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A device driver should expect to receive errors during any transaction with the device. The design of USB supports and encourages the disconnection of devices at any point in time. Drivers should make sure that they do the right thing when the device disappears.
After the notification by the hub that a new device has been connected, the service layer switches on the port, providing the device with 100 mA of current. At this point the device is in its default state and listening to device address 0. The services layer will proceed to retrieve the various descriptors through the default pipe. After that it will send a Set Address request to move the device away from the default device address (address 0). Multiple device drivers might be able to support the device. For example a modem driver might be able to support an ISDN TA through the AT compatibility interface. A driver for that specific model of the ISDN adapter might however be able to provide much better support for this device. To support this flexibility, the probes return priorities indicating their level of support. Support for a specific revision of a product ranks the highest and the generic driver the lowest priority. It might also be that multiple drivers could attach to one device if there are multiple interfaces within one configuration. Each driver only needs to support a subset of the interfaces.
An example of these types of devices is the ActiveWire I/O board, based on the EZ-USB chip. For this chip a generic firmware downloader is available. The firmware downloaded into the ActiveWire board changes the revision Id. It will then perform a soft reset of the USB part of the EZ-USB chip to disconnect from the USB bus and again reconnect.
Another good source of information is the Linux driver sources, as a number of companies have started to provide drivers for Linux for their devices. It is always a good idea to contact the authors of those drivers for their source of information.
As the devices can be powered from the bus, the host software has to keep track of power budgets for each hub.
Bulk pipe: This is the USB equivalent to a raw transmission medium.
Chapter 13. USB Devices
Class specifications can add their own descriptor types that are available through the GetDescriptor Request.
Configuration descriptors: The number of interfaces in this configuration, suspend and resume functionality supported and power requirements.
Developer section of USB home page (http://www.usb.org/developers/[http://www.usb.org/developers/])
Device Configuration Information
Device Disconnect and Detach
Device Probe and Attach
Device descriptors: General information about the device, like Vendor, Product and Revision Id, supported device class, subclass and protocol if applicable, maximum packet size for the default endpoint, etc.
Device requests (control transfers) to the default endpoints are special. They consist of two or three phases: SETUP, DATA (optional) and STATUS. The set-up packet is sent to the device. If there is a data phase, the direction of the data packet(s) is given in the set-up packet. The direction in the status phase is the opposite of the direction during the data phase, or IN if there was no data phase. The host controller hardware also provides registers with the current status of the root ports and the changes that have occurred since the last reset of the status change register. Access to these registers is provided through a virtualised hub as suggested in the USB specification. The virtual hub must comply with the hub device class given in chapter 11 of that specification. It must provide a default pipe through which device requests can be sent to it. It returns the standard andhub class specific set of descriptors. It should also provide an interrupt pipe that reports changes happening at its ports. There are currently two specifications for host controllers available: Universal Host Controller Interface (UHCI) from Intel and Open Host Controller Interface (OHCI) from Compaq, Microsoft, and National Semiconductor. The UHCI specification has been designed to reduce hardware complexity by requiring the host controller driver to supply a complete schedule of the transfers for each frame. OHCI type controllers are much more independent by providing a more abstract interface doing a lot of work themselves.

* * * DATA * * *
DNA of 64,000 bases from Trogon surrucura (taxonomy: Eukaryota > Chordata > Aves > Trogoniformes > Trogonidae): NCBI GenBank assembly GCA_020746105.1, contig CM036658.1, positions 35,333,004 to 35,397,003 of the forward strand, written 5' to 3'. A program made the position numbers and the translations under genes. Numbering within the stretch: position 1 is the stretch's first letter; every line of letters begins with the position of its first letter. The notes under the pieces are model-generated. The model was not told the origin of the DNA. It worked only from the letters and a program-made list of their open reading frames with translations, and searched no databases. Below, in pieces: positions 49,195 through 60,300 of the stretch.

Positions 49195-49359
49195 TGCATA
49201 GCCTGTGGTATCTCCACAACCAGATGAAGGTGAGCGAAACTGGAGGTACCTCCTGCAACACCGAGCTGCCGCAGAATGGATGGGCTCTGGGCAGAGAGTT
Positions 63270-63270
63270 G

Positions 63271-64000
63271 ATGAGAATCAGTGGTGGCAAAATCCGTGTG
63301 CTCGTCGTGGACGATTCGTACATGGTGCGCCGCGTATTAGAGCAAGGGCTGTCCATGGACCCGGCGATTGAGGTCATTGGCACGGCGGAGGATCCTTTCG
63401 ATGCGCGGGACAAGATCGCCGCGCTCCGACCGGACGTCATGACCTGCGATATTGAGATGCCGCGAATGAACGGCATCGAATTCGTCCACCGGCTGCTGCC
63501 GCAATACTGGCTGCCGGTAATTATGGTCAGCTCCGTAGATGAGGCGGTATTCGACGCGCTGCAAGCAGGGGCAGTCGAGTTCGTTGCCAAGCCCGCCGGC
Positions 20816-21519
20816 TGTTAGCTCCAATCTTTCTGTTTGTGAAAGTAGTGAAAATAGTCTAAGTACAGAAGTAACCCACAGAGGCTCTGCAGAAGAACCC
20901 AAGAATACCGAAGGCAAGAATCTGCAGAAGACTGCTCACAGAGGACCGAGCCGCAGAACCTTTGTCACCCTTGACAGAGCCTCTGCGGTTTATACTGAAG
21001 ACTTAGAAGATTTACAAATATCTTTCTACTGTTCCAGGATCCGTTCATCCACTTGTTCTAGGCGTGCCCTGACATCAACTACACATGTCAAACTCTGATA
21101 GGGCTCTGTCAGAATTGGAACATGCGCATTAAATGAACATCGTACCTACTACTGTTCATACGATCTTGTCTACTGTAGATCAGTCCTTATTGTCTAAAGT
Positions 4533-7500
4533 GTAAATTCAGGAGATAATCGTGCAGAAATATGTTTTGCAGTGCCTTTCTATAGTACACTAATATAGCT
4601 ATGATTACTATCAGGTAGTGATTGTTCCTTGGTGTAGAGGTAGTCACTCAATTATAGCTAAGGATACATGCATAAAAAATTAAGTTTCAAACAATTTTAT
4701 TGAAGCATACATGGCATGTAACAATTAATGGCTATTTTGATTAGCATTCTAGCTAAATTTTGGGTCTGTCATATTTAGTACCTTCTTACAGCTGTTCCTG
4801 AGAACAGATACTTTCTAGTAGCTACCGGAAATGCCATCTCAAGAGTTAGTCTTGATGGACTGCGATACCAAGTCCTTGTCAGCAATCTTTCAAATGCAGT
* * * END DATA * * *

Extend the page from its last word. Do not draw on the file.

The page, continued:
Devices are intelligent and contain easily accessible information about themselves
Devices can suspend themselves and trigger resumes of the host system
Devices connect to ports on the computer directly or on devices called hubs, forming a treelike device structure.
Different quality of service requirements by the different device types together with the maximum of 126 devices that can be connected to the same bus, require proper scheduling of transfers on the shared bus to take full advantage of the 12Mbps bandwidth available. (over 400Mbps with USB 2.0)
Each device provides different levels of configuration information. Each device has one or more configurations, of which one is selected during probe/attach. A configuration provides power and bandwidth requirements. Within each configuration there can be multiple interfaces. A device interface is a collection of endpoints. For example USB speakers can have an interface for the audio data (Audio Class) and an interface for the knobs, dials and buttons (HID Class). All interfaces in a configuration are active at the same time and can be attached to by different drivers. Each interface can have alternates, providing different quality of service parameters. In for example cameras this is used to provide different frame sizes and numbers of frames per second.